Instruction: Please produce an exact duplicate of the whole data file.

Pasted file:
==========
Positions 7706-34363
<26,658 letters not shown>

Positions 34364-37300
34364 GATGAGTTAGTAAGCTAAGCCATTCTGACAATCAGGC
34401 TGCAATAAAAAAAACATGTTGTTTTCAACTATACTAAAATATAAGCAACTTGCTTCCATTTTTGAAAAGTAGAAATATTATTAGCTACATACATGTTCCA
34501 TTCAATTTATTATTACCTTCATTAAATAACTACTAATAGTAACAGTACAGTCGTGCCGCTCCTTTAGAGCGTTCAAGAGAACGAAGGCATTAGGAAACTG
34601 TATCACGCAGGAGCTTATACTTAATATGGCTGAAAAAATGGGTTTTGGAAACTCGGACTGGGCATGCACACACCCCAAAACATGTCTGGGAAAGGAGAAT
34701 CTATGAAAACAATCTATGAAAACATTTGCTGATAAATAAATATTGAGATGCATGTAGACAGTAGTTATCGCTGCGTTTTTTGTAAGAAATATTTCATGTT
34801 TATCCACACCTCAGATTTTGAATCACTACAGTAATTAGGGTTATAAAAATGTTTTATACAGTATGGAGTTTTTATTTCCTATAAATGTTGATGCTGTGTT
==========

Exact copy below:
Positions 7706-34363
<26,658 letters not shown>

Positions 34364-37300
34364 GATGAGTTAGTAAGCTAAGCCATTCTGACAATCAGGC
34401 TGCAATAAAAAAAACATGTTGTTTTCAACTATACTAAAATATAAGCAACTTGCTTCCATTTTTGAAAAGTAGAAATATTATTAGCTACATACATGTTCCA
34501 TTCAATTTATTATTACCTTCATTAAATAACTACTAATAGTAACAGTACAGTCGTGCCGCTCCTTTAGAGCGTTCAAGAGAACGAAGGCATTAGGAAACTG
34601 TATCACGCAGGAGCTTATACTTAATATGGCTGAAAAAATGGGTTTTGGAAACTCGGACTGGGCATGCACACACCCCAAAACATGTCTGGGAAAGGAGAAT
34701 CTATGAAAACAATCTATGAAAACATTTGCTGATAAATAAATATTGAGATGCATGTAGACAGTAGTTATCGCTGCGTTTTTTGTAAGAAATATTTCATGTT
34801 TATCCACACCTCAGATTTTGAATCACTACAGTAATTAGGGTTATAAAAATGTTTTATACAGTATGGAGTTTTTATTTCCTATAAATGTTGATGCTGTGTT